NBA Career

In 1970, Haywood joined the NBA’s Seattle SuperSonics. Among the highlights of his five-season tenure with the team, he was named to the All-NBA First Team in 1972 and 1973, and the All-NBA Second Team in 1974 and 1975. Haywood also set a new single-season franchise record for average points per game with 29.2 in the 1972-73 season. The following season, he set a new single-season franchise record for rebounds, with an average of 13.4 per game. For his final season with the SuperSonics in 1974-75, Haywood helped lead the team to its first-ever playoff berth. Additionally, he played in four NBA All-Star Games during his time with Seattle.

Following his five seasons with the SuperSonics, Haywood was traded to the New York Knicks, with which he played from 1975 to 1979. Notably, he played alongside Bob McAdoo. Haywood next played briefly for the New Orleans Jazz. After that, he played for the Los Angeles Lakers in the 1979-80 season. It was during this time that Haywood struggled with a cocaine addiction. Falling asleep during practice, he was ultimately let go by the Lakers during the NBA Finals in 1980. Haywood concluded his NBA career with the Washington Bullets, playing from 1981 to 1983.

Reyer Venezia

For the 1980-81 season, between his tenures with the Lakers and the Bullets, Haywood played for the Italian professional basketball club Reyer Venezia. He played alongside Serbian player Dražen Dalipagić, one of the most successful athletes in Yugoslavian history.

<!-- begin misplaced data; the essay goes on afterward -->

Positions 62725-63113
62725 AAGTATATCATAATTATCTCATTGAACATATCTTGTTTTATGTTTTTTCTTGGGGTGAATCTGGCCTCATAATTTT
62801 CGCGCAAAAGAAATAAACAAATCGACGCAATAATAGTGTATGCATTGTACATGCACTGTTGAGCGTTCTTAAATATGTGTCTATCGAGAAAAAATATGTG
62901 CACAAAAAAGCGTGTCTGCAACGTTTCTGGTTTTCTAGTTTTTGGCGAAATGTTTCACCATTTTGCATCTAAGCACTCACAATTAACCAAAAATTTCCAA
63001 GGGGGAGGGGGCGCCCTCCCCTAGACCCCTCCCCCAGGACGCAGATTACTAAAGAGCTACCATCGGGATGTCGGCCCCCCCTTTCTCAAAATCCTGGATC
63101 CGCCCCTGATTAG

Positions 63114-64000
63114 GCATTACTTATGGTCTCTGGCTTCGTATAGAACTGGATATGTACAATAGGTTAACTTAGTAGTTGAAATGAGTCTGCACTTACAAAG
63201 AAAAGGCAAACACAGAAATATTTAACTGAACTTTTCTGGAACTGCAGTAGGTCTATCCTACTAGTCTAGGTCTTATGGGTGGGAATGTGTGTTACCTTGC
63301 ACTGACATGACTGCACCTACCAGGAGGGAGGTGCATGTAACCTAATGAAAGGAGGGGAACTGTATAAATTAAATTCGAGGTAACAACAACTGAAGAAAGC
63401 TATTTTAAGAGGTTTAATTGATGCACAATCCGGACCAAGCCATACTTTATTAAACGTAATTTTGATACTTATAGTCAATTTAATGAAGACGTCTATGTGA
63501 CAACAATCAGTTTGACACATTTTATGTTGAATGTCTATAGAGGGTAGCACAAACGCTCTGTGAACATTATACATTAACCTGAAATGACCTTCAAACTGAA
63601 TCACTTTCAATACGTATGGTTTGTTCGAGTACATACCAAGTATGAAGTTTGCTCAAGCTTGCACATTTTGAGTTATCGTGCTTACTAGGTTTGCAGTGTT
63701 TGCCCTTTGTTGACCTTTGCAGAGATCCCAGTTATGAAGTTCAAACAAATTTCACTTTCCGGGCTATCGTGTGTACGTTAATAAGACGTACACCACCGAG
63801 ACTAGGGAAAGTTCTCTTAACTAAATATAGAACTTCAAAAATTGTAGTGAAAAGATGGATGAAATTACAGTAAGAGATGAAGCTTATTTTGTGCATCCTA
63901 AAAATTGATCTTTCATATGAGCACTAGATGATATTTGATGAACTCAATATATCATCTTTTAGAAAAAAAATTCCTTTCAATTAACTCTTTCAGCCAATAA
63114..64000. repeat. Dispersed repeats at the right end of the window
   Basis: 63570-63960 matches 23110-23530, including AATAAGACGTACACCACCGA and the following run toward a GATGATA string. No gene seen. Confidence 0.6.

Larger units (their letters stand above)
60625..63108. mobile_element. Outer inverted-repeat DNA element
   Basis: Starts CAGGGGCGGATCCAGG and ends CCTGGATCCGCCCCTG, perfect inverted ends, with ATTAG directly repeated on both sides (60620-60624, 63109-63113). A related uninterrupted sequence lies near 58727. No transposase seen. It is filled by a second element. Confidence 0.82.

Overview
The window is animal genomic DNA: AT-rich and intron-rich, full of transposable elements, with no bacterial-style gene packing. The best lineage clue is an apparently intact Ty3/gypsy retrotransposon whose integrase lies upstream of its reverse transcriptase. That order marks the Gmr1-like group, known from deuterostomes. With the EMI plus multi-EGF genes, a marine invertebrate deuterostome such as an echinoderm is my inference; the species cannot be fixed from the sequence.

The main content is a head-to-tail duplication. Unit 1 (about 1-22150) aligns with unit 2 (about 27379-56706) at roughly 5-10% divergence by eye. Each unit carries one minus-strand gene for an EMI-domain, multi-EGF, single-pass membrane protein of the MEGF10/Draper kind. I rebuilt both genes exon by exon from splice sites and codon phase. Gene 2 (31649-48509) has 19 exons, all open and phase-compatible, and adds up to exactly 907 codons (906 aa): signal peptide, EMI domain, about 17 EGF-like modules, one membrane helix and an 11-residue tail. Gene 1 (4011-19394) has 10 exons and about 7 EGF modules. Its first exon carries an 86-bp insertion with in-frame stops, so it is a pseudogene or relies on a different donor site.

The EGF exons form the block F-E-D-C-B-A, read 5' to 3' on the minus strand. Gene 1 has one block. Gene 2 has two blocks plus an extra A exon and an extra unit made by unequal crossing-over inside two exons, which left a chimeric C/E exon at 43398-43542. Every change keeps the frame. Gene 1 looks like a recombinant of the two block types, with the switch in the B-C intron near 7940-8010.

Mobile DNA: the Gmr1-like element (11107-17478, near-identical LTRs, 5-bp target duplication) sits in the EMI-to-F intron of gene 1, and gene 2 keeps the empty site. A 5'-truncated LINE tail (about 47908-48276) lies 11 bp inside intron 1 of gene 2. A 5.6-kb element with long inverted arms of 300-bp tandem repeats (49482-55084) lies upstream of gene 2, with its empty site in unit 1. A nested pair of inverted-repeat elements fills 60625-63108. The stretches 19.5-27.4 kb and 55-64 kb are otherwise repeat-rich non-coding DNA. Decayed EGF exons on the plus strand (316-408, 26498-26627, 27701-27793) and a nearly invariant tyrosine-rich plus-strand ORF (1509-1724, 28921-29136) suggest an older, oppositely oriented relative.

Haywood v. National Basketball Association

When Haywood signed with the Seattle SuperSonics in 1969, he and the team violated an NBA rule stipulating that a player could not joint the league if they were less than four years out of high school. Faced with severe consequences, Haywood decided to challenge the NBA’s rules by launching an antitrust suit against the league with SuperSonics owner Sam Schulman. The argument was that the policy constituted a restraint on trade, and was thus illegal according to the Sherman Antitrust Act. The case made it all the way to the Supreme Court, which ultimately upheld the injunction in Haywood’s favor issued earlier by the US District Court for the Central District of California. Following this, Haywood and the SuperSonics reached a settlement out-of-court, allowing him to remain with the league.

Personal Life

In 1977, Haywood married fashion model and actress Iman. Together, they had a daughter named Zulekha. The couple later divorced in 1987. Haywood wed his second wife, Linda, in 1990; they have three daughters.

In 2015, Haywood was inducted into the Naismith Memorial Basketball Hall of Fame.